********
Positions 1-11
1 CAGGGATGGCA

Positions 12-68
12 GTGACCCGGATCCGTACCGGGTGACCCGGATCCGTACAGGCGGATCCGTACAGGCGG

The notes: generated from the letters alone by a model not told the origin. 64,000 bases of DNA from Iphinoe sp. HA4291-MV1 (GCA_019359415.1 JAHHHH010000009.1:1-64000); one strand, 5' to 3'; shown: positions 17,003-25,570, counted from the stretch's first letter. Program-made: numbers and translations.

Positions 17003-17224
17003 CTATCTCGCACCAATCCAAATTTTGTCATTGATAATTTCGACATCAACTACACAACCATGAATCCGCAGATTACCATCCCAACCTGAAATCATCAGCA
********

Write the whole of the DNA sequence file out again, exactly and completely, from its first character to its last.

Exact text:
Positions 1-11
1 CAGGGATGGCA

Positions 12-68
12 GTGACCCGGATCCGTACCGGGTGACCCGGATCCGTACAGGCGGATCCGTACAGGCGG

The notes: generated from the letters alone by a model not told the origin. 64,000 bases of DNA from Iphinoe sp. HA4291-MV1 (GCA_019359415.1 JAHHHH010000009.1:1-64000); one strand, 5' to 3'; shown: positions 17,003-25,570, counted from the stretch's first letter. Program-made: numbers and translations.

Positions 17003-17224
17003 CTATCTCGCACCAATCCAAATTTTGTCATTGATAATTTCGACATCAACTACACAACCATGAATCCGCAGATTACCATCCCAACCTGAAATCATCAGCA